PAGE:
Chapter 8 File types in Linux.

Tags: characterscolor codesfile typeslinux file systempathspermissions

Published on: May 15, 2009 by Faheem P.

Chapter 8 File types in Linux.


” On a UNIX system, everything is a file, if something is not a file, it is a process. “Most of the files in linux , say regular files have normal data, eg some text files, executable files/programs, input and output to or from a program and so on. Here are the list of Linux file types

Linux File Types:-

Ordinary -> text, ./binary, .images, html and conf files
Directory -> Also known as folders
Special/Device File ->
Hardware Devices –> /dev/lp0 , /dev/hda1, /dev/sda1, /dev/fd0
Logical Devices –> /dev/null , /dev/zero
Links –  Hardlinks and SoftLinks + Difference of Hardlinks & SoftLinks
Sockets – A socket refers to a special file with which communication between locally running processes happens
FIFOs Or Named Pipes – act more or less like sockets and form a way for processes to communicate with each other, without using network socket semantics

FIFO is a one way communication pipe, while Unix domain sockets (otherwise called as IPC Sockets) are two way communication pipes

# ls -l  /dev/console
crw——- 1 root root 5, 1 2008-03-30 17:45 /dev/console

–    Regular file
d    Directory
l    Link
c    Special file
s    Socket
p    Named pipe

The maximum number of characters for a file name is 255
Use backslash for special characters
CaseSensiTivty for files : The Files in linux are case sensitive. File a and file A are two different files.

Color codes:-

blue    directories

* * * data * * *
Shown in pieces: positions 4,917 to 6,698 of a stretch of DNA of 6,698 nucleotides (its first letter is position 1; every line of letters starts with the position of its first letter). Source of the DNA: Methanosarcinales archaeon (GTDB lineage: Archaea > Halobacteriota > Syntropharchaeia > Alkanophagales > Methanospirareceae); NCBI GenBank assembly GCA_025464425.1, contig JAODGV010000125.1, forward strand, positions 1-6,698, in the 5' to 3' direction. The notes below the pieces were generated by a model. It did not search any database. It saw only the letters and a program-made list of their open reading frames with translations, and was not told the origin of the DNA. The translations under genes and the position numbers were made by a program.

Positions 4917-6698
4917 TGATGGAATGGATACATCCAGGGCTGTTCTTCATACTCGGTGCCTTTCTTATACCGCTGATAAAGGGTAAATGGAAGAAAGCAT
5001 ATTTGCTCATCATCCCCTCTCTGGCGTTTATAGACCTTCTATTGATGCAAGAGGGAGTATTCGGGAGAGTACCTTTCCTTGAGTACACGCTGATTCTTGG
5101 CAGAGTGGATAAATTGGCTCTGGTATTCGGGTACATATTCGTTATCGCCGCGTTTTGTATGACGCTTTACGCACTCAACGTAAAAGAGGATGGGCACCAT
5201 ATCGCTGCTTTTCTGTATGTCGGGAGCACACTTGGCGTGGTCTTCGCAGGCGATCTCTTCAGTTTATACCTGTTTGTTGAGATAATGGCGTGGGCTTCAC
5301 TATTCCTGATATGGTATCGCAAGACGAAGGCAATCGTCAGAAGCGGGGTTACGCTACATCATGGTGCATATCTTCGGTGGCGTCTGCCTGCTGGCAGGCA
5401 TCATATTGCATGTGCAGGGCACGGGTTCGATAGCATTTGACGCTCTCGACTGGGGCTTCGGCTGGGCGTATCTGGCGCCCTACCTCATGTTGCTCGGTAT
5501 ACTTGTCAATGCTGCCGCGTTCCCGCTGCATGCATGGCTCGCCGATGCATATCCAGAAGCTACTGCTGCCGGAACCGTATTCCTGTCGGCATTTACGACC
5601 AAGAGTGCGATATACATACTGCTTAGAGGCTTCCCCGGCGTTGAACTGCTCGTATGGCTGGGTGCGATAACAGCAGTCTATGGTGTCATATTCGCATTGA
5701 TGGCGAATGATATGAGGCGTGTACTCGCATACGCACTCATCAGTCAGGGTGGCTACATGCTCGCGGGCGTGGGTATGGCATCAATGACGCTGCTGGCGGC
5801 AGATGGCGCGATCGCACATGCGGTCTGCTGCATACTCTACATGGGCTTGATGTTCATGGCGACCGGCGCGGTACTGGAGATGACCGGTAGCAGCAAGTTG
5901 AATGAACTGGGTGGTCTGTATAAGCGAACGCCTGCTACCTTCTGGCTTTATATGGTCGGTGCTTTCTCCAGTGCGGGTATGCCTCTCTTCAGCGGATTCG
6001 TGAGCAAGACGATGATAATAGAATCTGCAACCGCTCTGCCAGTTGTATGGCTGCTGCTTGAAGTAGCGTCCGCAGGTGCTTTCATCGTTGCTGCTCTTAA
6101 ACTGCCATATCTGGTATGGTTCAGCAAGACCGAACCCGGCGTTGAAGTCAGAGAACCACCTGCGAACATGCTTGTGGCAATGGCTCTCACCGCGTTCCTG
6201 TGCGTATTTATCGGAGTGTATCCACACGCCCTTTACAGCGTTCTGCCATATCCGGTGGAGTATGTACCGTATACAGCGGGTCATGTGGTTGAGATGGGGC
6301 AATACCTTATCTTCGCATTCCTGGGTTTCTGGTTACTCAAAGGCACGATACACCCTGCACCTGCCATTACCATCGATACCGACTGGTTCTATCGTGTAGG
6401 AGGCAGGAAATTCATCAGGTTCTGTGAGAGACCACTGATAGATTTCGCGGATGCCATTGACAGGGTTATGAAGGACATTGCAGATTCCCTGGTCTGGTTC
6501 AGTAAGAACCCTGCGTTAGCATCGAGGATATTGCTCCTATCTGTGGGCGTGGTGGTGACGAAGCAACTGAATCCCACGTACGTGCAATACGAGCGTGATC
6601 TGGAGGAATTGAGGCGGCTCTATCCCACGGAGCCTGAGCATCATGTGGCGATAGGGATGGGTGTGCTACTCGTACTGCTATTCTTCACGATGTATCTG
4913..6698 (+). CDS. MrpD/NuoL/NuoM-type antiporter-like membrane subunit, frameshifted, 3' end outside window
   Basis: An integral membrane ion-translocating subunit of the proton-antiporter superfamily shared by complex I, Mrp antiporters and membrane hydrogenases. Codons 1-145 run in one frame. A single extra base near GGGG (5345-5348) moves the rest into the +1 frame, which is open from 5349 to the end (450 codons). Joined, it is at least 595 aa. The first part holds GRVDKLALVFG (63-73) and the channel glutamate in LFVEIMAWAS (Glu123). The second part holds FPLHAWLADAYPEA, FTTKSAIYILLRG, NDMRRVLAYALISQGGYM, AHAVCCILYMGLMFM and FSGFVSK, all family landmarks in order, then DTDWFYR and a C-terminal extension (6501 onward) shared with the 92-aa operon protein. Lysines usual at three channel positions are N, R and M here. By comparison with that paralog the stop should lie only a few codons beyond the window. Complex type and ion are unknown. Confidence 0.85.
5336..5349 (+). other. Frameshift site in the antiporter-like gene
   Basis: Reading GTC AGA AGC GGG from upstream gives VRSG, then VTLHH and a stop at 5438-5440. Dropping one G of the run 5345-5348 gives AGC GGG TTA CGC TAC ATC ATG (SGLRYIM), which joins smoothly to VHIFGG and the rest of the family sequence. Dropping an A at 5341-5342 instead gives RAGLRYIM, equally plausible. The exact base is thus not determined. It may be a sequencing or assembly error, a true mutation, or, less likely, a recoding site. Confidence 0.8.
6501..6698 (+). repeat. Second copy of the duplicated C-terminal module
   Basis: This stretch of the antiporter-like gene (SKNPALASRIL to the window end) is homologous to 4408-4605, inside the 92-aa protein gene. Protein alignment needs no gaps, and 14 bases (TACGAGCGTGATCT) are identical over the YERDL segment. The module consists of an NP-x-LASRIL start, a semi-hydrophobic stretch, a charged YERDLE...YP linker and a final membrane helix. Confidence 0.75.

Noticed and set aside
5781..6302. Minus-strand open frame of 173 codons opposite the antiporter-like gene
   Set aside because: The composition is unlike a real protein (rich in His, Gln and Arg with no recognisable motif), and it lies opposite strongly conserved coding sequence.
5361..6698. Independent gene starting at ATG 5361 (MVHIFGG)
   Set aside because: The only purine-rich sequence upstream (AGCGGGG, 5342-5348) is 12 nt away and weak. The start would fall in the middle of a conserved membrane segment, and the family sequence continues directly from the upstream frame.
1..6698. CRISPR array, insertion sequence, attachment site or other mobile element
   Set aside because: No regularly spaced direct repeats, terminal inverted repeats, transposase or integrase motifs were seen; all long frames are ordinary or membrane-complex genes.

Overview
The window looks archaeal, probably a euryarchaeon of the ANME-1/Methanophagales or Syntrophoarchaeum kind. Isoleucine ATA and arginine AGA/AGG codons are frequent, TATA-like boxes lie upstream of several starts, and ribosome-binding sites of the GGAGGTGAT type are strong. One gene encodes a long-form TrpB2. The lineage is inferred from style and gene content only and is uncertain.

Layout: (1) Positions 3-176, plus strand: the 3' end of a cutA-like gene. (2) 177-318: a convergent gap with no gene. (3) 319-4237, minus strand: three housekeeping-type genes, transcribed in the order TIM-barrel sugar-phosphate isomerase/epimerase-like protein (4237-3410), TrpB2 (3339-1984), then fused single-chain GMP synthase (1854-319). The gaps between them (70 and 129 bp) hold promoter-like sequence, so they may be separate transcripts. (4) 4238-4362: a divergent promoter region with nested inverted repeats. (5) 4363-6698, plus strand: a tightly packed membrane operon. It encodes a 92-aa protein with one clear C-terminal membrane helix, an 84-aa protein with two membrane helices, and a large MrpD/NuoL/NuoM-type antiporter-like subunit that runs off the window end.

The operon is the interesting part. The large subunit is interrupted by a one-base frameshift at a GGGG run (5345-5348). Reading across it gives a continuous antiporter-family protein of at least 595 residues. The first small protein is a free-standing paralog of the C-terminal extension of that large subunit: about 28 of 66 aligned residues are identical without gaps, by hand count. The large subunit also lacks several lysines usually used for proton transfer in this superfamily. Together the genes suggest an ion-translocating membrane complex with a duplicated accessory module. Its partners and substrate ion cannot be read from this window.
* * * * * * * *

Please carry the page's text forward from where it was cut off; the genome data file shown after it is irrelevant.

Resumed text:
red    compressed archives
white    text files
pink    images
cyan    links
yellow    devices
green    executables
flashing red    broken links


Suffix Schemes:-

nothing    regular file
/    directory
*    executable file
@    link
=    socket
|    named pipe


Relative Path :- The relative path is the path to the destination file/directory from the current location (pwd). eg : cd ../var/www

Absolute path :- The relative path is the full path to the destination file/directory from the ‘/’. eg : vi /home/indisages/files
The maximum length of PathNames including slashes is  4096

Permissions:- The behavior of a file/directory to a particular user totally depends on the permission assigned to it.

rwx and octal/numerical representations
umask for directories and files

Special Modes in Permission:-

Sticky bit – t, eg –> ls -ld /tmp
Set UID – When this mode is set on an executable file, it will run with the user and group permissions on the file instead of with those of the user issuing the command, thus giving access to system resources. eg : /usr/bin/passwd and /etc/passwd
Set GID – Same as SUID, but applies to group. eg : ls -l /usr/bin/write /usr/bin/bsd-write /dev/pts/1

Category : General, Howtos, Linux, Training

Faheem P.

Faheem P.

Faheem enjoys learning new technologies and loves to implement cutting edge solutions. He is one of the most active member in various technical forums and is a familiar face in various brain storming sessions. He takes great pride in being an explorer and the best thing you can be sure about in his room is the backpack!!

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